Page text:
Marie S Curie Fellows at ABS

Aston is currently looking for external researchers to work with on Marie Skłodowska-Curie Fellowships. The current deadline for applications is 14th September 2016, with the next call opening in April 2016.

The Marie S. Curie Individual Fellowship (IF) scheme 2016 opened 12 April 2016 and will close 14 September 2016.

A little detail about the Fellowship scheme:-

  • They feature a Fellow (from anywhere on earth, no nationality restrictions) and a host.
  • Eligible Fellows must have:

o   spent no more than 12 months in the previous 3 years in the host country

o   have a PhD or at least 4 years research experience

  • As with all Marie S. Curie actions, there are no prescribed topics…bottom up…multidisciplinary and inter-sectoral projects are preferred.
  • The Fellowship should focus on research and training/career development. The aim is for the fellow to complete the project with a world class scientific skillset
  • Fellowships are a maximum of 2 years in duration
  • 10 page application form

2016 call –,topics=callIdentifier/t/H2020-MSCA-IF-2016/1/1/1&callStatus/t/Forthcoming/1/1/0&callStatus/t/Open/1/1/0&callStatus/t/Closed/1/1/0&+identifier/desc

Eligible Researchers

  • The Funder requires that the researchers shall be in possession of a doctoral degree or have at least four years of full-time equivalent research
  • At the time of the deadline for submission, they shall not have resided or carried out their main activity (work, studies, etc) in the country of their host organisation for more than 12 months in the 3 years immediately prior to 14th September

Preferred Researcher Profile

  • Experience suggests that successful researcher have strong CV’s, with 10+ strong publications (high- ranking, international journals) and a good range of experience (teaching, industry/non-academic, PhD supervision).

The Marie Skłodowska-Curie Individual Fellowships enable eligible applicants to come to Aston University for a period from 12 to 24 months; the aims are to undertake world class research, undertake career development, and transfer knowledge. If you have the time, read the Guide for Applicants, it will enable you to fully appreciate the aims and objectives of the scheme –  guide_for_applicants_if_2014_en.pdf

If you are interested please contact Prof Stephanie Decker ( Send a description of your potential theme, Aston host and a description of the potential project (please keep the description to no more than 250 words), accompanied by your full academic CV to .

The current deadline is 14th September 2016. If you are interested you must send the requested documents by the end of July for this call.

Using history to explore routines

Today’s blog has been written by Alistair Mutch from Nottingham Business School, who has recently explored the role of historical research in organizational routines. If you enjoyed reading this, and have some ideas or content you would like to blog about, let us know!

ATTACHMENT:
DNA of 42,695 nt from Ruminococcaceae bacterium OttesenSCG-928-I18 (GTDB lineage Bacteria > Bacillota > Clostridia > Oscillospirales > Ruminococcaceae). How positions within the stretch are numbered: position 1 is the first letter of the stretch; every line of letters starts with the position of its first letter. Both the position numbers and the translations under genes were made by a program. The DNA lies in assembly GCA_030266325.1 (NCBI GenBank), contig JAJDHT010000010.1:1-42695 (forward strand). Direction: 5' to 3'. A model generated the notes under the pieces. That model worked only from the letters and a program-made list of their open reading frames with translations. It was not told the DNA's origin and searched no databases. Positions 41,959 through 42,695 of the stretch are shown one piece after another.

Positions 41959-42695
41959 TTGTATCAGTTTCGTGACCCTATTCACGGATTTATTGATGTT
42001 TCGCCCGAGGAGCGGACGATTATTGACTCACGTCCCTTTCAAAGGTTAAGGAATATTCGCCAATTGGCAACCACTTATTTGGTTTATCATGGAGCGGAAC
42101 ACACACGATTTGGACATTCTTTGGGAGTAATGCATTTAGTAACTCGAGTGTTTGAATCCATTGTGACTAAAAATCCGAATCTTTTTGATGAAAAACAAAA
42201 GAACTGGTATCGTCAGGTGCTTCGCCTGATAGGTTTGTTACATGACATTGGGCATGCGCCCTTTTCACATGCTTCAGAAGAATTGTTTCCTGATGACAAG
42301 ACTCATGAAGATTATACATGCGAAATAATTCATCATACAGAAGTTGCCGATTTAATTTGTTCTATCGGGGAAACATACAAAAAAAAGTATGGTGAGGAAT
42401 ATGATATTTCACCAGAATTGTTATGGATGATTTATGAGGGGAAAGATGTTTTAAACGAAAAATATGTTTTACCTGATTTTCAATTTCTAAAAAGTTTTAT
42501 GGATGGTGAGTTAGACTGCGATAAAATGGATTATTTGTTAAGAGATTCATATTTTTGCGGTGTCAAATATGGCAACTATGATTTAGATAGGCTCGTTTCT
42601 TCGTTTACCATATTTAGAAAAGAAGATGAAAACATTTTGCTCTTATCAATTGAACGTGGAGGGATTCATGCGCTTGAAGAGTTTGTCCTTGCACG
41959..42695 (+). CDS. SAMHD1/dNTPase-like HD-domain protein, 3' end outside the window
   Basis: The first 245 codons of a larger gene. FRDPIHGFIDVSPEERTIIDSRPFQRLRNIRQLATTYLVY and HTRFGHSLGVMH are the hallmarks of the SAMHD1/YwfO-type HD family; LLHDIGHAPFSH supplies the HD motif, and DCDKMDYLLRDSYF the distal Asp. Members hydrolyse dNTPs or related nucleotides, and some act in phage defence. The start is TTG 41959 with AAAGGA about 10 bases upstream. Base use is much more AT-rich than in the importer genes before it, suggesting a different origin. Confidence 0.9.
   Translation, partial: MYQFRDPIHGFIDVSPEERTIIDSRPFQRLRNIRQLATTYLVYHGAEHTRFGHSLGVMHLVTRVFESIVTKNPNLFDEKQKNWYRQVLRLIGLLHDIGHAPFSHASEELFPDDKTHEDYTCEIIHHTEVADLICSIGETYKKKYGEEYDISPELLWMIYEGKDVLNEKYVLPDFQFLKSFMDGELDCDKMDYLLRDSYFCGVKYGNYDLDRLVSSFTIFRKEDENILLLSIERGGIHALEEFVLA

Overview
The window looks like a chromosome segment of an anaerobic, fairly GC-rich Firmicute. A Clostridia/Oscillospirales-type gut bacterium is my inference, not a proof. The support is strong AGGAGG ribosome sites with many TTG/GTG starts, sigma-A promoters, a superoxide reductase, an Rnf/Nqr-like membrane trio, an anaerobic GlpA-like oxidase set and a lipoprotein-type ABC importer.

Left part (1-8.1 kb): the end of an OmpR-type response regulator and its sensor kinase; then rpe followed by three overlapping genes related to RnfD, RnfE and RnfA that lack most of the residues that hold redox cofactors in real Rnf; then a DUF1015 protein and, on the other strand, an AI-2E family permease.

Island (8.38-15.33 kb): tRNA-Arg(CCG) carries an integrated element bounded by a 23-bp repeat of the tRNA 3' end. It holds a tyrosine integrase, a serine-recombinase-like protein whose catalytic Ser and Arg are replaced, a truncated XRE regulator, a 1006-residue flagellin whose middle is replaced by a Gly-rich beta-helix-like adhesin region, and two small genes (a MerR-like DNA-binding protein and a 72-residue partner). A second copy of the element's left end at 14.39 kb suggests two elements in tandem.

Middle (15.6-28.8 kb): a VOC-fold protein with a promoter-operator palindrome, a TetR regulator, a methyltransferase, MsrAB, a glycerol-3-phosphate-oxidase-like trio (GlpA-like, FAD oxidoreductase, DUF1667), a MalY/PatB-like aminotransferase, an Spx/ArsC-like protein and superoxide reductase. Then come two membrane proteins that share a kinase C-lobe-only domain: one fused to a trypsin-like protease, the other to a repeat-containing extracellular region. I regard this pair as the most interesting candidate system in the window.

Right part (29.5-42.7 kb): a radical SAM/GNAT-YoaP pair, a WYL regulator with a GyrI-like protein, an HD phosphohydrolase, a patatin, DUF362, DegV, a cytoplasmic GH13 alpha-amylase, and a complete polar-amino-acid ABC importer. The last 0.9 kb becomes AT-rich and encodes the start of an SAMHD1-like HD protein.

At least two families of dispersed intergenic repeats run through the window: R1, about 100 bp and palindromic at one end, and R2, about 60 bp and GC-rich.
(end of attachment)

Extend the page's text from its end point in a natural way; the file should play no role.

Stephanie, Dan & Christina

Using history to explore routines

By Alistair Mutch

At a symposium on historical approaches to management research at Oxford in September 2015 a very good question was asked about the feasibility of historical investigations of practice. This was in the context of a widespread shift to looking at practices, such as organizational routines, from a processual perspective. This focuses on the dynamic nature of such routines, examining them from the inside. It follows that to do this, intensive research methods, such as ethnography, are favoured. Where does this leave history?
If we conceptualise routines in this manner, then quite clearly history, even oral history, is going to struggle. However, as I argue in a recent article in Organization Studies (doi: 10.1177/0170840616634134), there are downsides to the focus on change and process. One is that we lose a sense of the ‘routineness’ of routines. Another is that they become detached from the broader context which supplies the parameters within which action takes place. For these reasons, I suggest, history has a role. It is rare to get first hand descriptions of practices. We are much more likely to have the traces of practices, traces which are particularly valuable when they appear in documents which were produced as a routine part of operations. What a practice lens does is to encourage us to pay attention to the mundane and taken-for-granted, to the evidence that is overlooked when our focus is on events and organizations. I explore the nature of one routine, the visitation of local churches, in three different times and contexts: fifteenth-century Catholic Italy, eighteenth-century Anglican England and eighteenth-century Presbyterian Scotland.
The latter is particularly blessed with extensive record survivals. Access to these through digital imaging and the use of analysis tools like spreadsheets makes it easier than ever before to do extensive comparative work. For my book on eighteenth-century Scotland, for example, I examined some 1,800 accounting balances across 80 parishes to be able to show that in only a tiny number of cases were balances negative at the annual reconciliation. This becomes significant when contrasted to what we know of England, where over half of such balances were negative. This says something about the organizational forms and practices that characterised each church.
I hope that this article addresses some of the concerns about investigating practices using historical methods. It might also show how historical work can contribute to contemporary debates in organizational theory.


  • Alistair Mutch, ‘Bringing history into the study of routines: contextualizing performance’, Organization Studies, 2016, doi: 10.1177/0170840616634134.
  • Alistair Mutch, Religion and National Identity: Governing Scottish Presbyterianism in the Eighteenth Century, Edinburgh: Edinburgh University Press, 2015.

Event: Business history and digital records


Please accept our apologies for any cross-posting.

How will business histories be written from digital records?


Organized by:
Tim Gollins and Michael Moss

Free Event

The National Records of Scotland, in collaboration with the University of Glasgow’s Centre for Business History in Scotland (CBHS), is hosting a one day conference on the theme of using digital records for business history research. The conference will be held in Edinburgh on Monday 9th May 2016, and is an exciting opportunity for archivists, historians and technical experts with an interest in business records to meet and discuss the challenges and opportunities presented by the shift of records from the physical to the digital.